Marriott has backed off of its plan to block guests from using their personal wifi devices at any of its managed hotels, including its conference facilities, the US-based conglomerate said in a statement.
But the statement says the company:
"will continue to look to the FCC [Federal Communiations Commission] to clarify appropriate security measures network operators can take to protect customer data, and will continue to work with the industry and others to find appropriate market solutions that do not involve the blocking of Wi-Fi devices."
It's unclear if Marriott will revise and resubmit its petition to the FCC. As currently worded, the company continues to request broad permission that would theoretically still include the blocking of guests' personal wifi.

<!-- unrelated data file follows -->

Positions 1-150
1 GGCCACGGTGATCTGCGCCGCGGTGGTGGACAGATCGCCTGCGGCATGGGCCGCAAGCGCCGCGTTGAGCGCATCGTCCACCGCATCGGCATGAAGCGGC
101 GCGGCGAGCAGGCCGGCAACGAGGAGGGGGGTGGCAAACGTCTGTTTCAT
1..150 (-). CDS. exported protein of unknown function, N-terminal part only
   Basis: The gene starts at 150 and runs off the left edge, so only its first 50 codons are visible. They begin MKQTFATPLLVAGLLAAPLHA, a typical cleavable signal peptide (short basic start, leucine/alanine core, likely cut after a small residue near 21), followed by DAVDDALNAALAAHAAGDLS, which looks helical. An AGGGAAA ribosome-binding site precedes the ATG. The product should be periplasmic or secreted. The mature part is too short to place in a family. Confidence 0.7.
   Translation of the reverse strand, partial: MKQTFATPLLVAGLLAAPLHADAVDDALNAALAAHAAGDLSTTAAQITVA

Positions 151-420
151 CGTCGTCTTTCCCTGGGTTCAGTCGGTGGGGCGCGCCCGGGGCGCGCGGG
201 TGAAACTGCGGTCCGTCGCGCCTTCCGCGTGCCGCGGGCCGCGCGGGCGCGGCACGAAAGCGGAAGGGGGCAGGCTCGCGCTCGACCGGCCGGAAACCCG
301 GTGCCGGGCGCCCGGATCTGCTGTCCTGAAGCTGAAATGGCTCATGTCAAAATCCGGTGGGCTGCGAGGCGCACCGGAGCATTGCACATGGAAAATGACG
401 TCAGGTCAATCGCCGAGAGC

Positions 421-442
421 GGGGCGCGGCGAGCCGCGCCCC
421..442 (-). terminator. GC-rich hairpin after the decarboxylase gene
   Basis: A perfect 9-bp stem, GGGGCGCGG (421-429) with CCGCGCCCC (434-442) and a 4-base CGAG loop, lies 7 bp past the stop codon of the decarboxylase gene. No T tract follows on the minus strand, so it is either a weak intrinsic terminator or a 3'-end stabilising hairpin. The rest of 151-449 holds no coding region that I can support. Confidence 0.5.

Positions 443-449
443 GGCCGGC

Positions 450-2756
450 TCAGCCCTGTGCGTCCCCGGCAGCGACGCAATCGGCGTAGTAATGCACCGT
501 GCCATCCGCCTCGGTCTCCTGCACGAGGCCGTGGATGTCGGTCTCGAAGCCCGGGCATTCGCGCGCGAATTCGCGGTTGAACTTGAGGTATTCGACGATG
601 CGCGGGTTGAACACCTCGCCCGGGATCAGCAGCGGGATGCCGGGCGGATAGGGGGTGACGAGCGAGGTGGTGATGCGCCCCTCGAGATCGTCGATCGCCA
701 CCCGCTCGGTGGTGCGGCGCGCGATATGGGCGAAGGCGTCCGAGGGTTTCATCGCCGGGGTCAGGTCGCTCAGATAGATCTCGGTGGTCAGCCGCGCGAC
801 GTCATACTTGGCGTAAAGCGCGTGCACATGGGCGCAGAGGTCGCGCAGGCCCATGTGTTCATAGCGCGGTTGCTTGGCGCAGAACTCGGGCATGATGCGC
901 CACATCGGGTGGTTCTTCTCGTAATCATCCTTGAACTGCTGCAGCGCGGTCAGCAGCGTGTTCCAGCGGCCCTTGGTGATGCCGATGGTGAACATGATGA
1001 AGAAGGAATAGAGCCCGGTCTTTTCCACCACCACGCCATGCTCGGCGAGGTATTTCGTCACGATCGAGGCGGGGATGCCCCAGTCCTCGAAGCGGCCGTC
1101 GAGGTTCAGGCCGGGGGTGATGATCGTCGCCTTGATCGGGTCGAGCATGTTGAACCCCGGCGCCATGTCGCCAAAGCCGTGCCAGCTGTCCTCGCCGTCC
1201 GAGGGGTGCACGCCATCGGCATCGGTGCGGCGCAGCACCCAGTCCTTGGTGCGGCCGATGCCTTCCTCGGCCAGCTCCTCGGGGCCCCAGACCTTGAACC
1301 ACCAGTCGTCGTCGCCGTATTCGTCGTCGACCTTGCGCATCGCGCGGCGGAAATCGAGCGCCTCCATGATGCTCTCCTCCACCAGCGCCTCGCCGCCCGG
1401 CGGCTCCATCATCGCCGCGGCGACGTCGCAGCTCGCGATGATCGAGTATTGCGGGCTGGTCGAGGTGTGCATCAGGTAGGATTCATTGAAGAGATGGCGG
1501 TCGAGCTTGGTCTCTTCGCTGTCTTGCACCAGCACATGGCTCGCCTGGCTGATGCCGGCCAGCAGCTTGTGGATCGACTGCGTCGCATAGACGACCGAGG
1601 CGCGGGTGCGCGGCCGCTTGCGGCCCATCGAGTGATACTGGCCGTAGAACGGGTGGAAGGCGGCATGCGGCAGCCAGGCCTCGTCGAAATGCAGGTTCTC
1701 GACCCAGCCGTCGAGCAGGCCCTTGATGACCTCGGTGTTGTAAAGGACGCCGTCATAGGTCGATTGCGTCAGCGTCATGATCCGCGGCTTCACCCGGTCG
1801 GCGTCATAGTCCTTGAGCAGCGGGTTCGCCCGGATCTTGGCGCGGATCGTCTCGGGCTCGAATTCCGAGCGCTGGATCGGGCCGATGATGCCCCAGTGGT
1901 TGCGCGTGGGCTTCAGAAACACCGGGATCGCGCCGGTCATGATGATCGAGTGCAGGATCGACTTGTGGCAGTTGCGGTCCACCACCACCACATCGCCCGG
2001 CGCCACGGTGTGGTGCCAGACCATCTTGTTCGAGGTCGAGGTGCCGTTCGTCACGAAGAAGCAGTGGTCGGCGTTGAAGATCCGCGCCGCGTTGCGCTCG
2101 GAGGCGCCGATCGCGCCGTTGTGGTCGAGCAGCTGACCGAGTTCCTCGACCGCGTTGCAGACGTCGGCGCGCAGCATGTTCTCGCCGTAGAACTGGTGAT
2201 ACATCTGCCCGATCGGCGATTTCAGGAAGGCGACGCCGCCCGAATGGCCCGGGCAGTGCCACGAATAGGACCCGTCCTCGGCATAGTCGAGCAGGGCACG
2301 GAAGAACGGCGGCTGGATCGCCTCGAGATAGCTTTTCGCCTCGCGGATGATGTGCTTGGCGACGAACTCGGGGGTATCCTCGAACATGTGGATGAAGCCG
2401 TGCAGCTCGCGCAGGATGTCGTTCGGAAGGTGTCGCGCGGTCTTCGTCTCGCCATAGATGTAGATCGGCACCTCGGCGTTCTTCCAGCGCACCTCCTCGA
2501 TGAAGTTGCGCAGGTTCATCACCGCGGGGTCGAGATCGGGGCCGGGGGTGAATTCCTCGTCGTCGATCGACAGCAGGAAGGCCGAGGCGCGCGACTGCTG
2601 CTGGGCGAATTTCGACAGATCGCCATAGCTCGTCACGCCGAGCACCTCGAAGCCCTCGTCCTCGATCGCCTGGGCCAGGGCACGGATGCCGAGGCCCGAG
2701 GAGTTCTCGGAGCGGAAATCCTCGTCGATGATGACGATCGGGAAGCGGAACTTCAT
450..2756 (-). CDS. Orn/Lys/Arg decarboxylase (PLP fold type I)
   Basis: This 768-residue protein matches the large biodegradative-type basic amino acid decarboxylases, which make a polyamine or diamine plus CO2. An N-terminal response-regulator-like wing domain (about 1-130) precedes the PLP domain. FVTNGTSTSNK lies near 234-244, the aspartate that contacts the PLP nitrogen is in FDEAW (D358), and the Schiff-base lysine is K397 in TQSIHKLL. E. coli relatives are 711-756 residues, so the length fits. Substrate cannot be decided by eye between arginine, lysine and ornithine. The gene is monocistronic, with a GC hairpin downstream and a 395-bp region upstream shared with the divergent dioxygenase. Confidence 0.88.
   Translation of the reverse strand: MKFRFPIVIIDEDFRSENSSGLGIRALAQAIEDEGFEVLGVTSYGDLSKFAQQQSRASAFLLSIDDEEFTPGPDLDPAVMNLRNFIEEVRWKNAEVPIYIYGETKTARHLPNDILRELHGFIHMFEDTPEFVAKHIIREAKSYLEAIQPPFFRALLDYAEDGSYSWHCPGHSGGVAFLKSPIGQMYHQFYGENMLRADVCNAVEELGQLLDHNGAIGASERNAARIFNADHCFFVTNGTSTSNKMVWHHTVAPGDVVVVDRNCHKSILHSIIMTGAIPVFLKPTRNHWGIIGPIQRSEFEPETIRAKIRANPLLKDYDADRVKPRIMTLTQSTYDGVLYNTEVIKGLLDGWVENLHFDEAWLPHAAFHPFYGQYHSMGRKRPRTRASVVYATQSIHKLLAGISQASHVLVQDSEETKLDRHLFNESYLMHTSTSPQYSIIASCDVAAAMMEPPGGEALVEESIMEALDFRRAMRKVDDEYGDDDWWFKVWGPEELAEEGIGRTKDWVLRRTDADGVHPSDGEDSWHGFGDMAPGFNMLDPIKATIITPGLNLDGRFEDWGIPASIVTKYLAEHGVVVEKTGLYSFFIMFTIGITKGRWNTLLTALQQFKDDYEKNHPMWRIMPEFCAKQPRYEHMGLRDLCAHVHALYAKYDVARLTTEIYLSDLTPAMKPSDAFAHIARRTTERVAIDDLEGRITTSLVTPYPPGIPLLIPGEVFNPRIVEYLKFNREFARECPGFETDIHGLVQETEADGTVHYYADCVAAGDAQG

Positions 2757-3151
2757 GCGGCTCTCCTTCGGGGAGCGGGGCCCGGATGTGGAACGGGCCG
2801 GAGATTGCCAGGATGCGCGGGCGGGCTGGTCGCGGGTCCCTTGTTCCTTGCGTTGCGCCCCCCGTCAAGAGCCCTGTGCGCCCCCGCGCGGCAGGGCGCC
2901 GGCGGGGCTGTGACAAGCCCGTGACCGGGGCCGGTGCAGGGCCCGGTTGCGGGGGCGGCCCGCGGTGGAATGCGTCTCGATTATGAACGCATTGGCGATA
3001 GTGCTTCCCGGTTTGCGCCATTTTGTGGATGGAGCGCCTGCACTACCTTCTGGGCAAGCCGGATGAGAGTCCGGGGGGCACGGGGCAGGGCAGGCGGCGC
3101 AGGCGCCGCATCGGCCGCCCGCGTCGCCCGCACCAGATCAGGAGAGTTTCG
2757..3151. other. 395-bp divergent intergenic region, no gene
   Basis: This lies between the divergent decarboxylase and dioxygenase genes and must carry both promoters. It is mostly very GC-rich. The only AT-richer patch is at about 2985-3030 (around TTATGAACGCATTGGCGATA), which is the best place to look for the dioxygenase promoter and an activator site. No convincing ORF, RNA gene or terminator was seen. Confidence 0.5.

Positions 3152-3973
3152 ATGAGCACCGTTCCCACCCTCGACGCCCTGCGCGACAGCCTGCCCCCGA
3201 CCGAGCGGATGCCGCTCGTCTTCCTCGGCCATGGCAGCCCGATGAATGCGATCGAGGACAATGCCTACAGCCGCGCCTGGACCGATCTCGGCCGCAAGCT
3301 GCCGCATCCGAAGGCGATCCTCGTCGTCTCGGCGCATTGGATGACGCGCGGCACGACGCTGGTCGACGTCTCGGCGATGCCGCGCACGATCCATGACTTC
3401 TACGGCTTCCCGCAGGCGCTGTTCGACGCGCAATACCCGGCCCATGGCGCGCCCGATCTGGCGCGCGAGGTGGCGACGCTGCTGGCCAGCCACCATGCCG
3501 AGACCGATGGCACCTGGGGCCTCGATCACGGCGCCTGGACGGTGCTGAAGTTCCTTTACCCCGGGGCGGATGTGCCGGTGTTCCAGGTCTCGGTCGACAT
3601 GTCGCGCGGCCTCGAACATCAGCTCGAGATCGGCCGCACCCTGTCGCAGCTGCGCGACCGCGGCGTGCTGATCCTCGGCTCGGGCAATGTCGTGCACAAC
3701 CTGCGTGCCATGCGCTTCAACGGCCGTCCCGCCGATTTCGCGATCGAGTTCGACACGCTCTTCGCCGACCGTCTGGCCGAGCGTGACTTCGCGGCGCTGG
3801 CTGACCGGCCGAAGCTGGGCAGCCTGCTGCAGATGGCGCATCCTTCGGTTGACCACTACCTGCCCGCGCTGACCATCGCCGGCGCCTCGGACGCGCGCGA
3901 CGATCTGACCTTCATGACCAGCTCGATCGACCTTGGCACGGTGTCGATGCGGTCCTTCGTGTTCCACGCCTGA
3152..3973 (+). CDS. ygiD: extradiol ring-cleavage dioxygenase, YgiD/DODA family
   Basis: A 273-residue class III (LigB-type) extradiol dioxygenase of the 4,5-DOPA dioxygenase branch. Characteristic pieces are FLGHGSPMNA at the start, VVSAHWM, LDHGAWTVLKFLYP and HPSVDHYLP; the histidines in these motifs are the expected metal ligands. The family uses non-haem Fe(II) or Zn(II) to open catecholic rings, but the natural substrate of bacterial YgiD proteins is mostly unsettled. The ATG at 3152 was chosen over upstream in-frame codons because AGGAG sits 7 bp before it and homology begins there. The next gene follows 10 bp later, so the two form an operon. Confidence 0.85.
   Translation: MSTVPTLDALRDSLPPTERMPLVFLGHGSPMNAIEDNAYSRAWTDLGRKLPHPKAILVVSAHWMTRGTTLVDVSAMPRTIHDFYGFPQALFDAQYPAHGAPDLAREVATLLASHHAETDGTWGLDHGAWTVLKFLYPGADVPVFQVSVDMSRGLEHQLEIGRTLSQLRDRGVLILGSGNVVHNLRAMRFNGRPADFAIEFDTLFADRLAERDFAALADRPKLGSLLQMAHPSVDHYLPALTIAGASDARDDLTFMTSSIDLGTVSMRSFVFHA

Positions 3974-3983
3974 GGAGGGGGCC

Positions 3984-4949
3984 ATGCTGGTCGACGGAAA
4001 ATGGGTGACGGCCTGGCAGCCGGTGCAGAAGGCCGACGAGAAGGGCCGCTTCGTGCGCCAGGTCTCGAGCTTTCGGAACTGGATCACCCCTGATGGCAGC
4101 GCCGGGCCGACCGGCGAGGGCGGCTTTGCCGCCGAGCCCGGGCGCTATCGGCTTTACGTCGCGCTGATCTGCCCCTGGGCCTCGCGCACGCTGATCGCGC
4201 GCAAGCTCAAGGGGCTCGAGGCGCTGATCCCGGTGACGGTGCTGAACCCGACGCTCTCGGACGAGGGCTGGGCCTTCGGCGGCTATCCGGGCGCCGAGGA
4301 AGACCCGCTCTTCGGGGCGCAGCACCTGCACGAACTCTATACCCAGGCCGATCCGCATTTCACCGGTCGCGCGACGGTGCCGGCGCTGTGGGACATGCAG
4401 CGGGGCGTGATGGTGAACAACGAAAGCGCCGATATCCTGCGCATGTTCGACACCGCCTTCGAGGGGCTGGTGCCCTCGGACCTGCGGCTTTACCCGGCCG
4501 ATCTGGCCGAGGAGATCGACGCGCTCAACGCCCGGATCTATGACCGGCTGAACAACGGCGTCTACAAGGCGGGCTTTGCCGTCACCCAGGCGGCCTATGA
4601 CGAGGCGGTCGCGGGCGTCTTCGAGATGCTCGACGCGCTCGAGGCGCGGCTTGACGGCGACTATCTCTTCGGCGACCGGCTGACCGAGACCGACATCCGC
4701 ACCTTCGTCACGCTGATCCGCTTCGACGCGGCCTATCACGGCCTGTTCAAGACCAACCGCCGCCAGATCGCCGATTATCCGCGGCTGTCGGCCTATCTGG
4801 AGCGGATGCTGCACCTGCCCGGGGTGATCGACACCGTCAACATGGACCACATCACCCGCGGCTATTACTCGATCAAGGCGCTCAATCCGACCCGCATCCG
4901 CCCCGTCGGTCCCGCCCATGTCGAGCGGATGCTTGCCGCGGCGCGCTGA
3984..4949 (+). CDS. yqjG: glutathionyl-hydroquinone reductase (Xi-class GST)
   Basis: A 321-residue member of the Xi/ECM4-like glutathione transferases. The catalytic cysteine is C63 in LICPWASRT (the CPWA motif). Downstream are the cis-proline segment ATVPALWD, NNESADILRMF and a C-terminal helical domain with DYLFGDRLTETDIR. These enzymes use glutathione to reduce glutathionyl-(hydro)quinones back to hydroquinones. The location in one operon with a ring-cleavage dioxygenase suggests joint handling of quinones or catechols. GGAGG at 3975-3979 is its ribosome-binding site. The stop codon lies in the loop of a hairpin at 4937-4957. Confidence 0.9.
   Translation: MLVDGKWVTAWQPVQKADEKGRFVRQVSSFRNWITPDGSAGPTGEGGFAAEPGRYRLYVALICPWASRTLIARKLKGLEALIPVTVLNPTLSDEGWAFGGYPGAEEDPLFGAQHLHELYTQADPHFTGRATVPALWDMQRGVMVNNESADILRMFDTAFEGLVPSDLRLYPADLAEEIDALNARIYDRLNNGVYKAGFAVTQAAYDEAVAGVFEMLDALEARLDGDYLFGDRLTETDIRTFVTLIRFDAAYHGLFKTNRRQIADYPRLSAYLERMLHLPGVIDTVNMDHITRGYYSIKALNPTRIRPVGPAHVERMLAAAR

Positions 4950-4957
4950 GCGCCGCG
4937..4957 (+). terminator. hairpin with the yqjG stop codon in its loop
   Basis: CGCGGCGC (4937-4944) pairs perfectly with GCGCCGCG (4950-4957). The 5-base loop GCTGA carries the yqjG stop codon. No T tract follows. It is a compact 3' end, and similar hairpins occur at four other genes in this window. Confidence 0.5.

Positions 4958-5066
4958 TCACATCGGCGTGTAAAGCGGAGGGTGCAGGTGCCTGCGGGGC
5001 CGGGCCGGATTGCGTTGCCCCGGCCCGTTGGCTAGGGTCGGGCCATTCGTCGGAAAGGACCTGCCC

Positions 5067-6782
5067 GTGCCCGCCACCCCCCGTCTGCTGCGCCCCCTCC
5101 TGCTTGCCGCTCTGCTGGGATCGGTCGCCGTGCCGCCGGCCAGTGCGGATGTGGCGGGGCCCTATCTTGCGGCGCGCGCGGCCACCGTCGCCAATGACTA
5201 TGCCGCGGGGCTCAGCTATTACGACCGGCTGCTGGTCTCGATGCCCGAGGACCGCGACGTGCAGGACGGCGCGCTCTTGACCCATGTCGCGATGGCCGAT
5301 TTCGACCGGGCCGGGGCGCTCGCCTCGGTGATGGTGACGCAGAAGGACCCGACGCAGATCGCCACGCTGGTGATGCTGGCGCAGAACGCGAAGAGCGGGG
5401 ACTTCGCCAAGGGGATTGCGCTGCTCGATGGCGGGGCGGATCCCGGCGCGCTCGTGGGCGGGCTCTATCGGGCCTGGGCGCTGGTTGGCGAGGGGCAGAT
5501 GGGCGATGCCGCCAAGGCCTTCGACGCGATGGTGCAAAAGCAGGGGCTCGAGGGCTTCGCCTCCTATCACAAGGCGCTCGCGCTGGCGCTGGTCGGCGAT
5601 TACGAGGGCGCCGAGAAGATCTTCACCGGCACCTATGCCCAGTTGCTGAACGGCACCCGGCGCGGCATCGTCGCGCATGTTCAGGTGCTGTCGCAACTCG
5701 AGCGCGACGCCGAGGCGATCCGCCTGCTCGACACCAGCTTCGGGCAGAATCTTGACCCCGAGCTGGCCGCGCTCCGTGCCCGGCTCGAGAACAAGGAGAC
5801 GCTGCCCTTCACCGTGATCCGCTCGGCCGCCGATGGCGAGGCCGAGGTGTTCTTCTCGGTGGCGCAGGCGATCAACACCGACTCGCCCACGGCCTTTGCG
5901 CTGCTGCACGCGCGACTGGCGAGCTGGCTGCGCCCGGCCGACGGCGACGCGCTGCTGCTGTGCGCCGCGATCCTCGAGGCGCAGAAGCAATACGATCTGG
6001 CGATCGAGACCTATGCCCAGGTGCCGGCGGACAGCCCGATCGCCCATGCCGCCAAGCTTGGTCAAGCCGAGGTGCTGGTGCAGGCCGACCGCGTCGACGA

Hilton wrote in support of the petition as it was worded. Both hotel companies say they worry about needing to block networks that, in Marriott's words,
"pose a security threat to meeting or conference attendees or cause interference to the conference guest wireless network."
Marriott is the only US chain to have an admitted policy of blocking wifi.
Last October it was fined $600,000 by the FCC for using a jamming system to prevent its customers from using their own mobile hotspots at a Nashville property, where its cost for Internet access was up to $1,000 per day per device.
Inc's Kimberley Weisul had the scoop on Marriott's changed policy. The most thorough, though opinionated, review of the whole issue is by Glenn Fleishman in BoingBoing.
NB: Image via Shutterstock.